Wednesday, January 30, 2008

Jesus was anti-religion

OK--this is my first post--hopefully as with all things, this will improve with time and practice.

My first post MUST be about the topic of religion, as that is the name of my blog.

I think politics has to be included because the two often parallel each other and at the least, influence each other.

Plus I think it is important to point out certain things about the man Jesus--on a side note, check out fellow blogger Dave Dickerson's post on Christology for an interesting review of the "duality" of Christ.

I started with the title Jesus was anti-religion, because it is true. Religion in Jesus' time, consisted of the Pharisees. They were one of several sects of the Jewish religion, as you probably know. And it is interesting THEY were the ones Jesus was constatly bashing. It was the prostitutes and theives and waywards he was spending time with and forgiving.

Now, I am sure if you (anyone) reads this, they'll be like "Duh, Chad, we know this." But here comes the major point. Everyone agrees Jesus held the Pharisees in contempt, but we don't quite get what that meant, when applied to today's world. No one wants to be a Pharisee--ask any evangelical--and yet I cannot help but think that the modern day Sanhedrin is the evangelical church.

Let me say I do not want to be condenming or judgemental, and if I am a hypocrite--I want to know--I only mean this to point out truth. and after all, the truth shall set you free. The Pharisees and their comparisons to the modern day evangelical church is overwhelming. The Pharisees were constantly making up extra rules and interpretations. We can start with the age-old rules (most of which HAVE been dropped) like women cutting hair and wearing jewelry; or move straight to the "latent" rules like you must go to youth camp, if your hand isn't in the air on any given sappy praise song--you must not be "feeling the spirit", etc. These "rules" all start off innocently, they're meant--or at least advertised--to keep the everyday believer "safe". The mindset is--"If we create a bunch of extra rules, then people will be sure not to break the BIG ones." We'll address this obvious problem in later blog posts. But for now, keep me from getting on tangents . . .I have a topic here . . .somewhere. :)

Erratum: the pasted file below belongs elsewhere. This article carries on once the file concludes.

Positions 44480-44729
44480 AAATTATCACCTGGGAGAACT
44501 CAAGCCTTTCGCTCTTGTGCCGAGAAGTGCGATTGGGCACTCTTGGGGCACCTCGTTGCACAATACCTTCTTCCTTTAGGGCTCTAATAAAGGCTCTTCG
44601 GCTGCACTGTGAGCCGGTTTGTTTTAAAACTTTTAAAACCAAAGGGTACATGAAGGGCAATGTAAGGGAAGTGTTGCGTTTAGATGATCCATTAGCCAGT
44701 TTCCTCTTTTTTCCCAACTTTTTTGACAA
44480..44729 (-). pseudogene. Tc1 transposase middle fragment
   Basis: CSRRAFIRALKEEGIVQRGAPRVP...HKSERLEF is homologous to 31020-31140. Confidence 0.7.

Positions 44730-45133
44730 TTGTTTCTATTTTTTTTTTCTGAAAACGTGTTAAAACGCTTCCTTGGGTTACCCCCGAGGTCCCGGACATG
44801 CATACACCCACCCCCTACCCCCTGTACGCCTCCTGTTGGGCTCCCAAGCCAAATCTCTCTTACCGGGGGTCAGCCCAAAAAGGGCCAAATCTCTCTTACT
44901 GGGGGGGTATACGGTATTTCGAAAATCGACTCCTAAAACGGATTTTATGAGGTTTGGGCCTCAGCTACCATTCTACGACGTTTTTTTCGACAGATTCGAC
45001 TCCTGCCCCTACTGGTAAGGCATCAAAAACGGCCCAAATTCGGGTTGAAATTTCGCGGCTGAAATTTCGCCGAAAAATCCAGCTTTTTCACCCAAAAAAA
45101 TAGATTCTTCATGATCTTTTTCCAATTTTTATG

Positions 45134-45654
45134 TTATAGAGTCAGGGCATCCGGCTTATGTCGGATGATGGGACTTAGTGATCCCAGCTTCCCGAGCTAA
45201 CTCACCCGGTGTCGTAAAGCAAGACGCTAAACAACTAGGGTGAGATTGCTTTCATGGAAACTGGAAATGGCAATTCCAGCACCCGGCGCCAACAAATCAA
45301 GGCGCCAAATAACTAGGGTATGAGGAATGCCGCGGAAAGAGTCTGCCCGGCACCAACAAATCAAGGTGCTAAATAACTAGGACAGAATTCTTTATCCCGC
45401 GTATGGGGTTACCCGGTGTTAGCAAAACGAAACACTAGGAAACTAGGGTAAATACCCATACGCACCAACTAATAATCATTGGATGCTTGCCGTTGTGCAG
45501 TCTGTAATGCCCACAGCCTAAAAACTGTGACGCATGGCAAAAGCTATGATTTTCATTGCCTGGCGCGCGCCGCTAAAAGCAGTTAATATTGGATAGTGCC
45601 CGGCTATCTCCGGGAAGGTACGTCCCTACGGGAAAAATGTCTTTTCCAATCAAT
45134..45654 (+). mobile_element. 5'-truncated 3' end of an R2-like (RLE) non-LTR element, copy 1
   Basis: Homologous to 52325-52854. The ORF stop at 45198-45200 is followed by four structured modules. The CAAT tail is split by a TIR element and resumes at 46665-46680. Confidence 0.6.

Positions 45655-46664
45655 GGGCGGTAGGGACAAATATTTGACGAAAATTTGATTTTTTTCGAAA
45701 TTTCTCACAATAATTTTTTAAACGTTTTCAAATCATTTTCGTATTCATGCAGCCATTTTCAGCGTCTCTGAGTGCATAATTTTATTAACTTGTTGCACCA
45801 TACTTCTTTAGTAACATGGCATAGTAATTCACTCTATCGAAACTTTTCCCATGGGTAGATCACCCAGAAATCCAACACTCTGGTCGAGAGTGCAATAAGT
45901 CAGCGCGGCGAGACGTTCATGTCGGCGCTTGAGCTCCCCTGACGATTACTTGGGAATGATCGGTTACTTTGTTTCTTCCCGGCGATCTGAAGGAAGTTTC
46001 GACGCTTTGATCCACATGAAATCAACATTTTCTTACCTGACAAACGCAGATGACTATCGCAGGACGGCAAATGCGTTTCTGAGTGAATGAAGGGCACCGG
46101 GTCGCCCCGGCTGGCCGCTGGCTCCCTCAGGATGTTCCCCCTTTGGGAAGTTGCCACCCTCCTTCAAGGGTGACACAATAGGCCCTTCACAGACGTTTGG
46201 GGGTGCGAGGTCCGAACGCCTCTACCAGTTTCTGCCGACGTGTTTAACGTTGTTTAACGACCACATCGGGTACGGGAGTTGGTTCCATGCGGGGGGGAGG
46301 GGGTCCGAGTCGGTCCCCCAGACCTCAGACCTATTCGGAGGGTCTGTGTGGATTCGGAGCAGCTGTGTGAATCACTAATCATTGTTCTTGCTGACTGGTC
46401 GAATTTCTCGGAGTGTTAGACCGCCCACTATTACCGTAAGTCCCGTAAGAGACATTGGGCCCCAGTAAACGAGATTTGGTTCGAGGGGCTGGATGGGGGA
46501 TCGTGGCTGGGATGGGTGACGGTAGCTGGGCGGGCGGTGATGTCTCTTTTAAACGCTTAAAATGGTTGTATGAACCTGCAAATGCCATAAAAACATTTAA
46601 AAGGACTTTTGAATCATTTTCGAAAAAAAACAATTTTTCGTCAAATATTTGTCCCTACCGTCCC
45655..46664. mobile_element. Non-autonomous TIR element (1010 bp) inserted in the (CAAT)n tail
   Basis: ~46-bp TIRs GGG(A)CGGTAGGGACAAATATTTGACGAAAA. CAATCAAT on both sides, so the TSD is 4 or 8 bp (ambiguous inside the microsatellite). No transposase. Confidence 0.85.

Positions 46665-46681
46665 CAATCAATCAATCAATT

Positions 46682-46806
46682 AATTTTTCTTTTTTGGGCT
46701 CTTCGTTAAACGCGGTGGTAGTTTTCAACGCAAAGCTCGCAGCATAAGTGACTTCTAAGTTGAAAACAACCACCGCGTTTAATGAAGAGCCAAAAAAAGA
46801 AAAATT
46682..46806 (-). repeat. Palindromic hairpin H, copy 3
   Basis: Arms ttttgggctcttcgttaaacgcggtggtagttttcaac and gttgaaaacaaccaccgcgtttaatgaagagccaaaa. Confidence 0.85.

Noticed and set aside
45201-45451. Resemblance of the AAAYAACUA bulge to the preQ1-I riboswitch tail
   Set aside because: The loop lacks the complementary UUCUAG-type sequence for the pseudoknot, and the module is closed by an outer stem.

Then lets look at the exclusionary policies of the Pharisees, HOW many stories are there where this Pharisee or that Pharisee was refuted by Jesus for being exclusionary. From tax collectors to prostitutes, to lepers; the Pharisees shunned them all, had "laws" against them and in general relegated them to social outcasts. Now, my evangelical upbring talked about this and preached against this--but how many prostitutes do you see in evangelical churches??--and NO I don't mean youth group girls committed to "evangelistic dating". :) I mean the real thing, the dime store hookers coming in to "commune" with those who declare themselves "heirs of Christ". And lets take the same philosophy and apply it to "pariahs" in our world. Sunday is typically the most racially, economically and socially segregated day in America. And is it the heirs of Christ who are picketing writing laws and Constitutional Ammendments that outright BAN civil rights for a minority group of people?? No, they would be the ones campaigning for those ammendments--Explain to me again how Gene Robinson is more of a detriment to society than Ted Haggard.

I am not in a position to judge. I am a man, with all types of failings. I do not hold myself as a judge of either man--but neither should anyone else.

The final point is one of my favorite stories--of Jesus cleansing the temple. LOVE this story, for this simple reason--Jesus was mad as hell and he wanted to kick ass!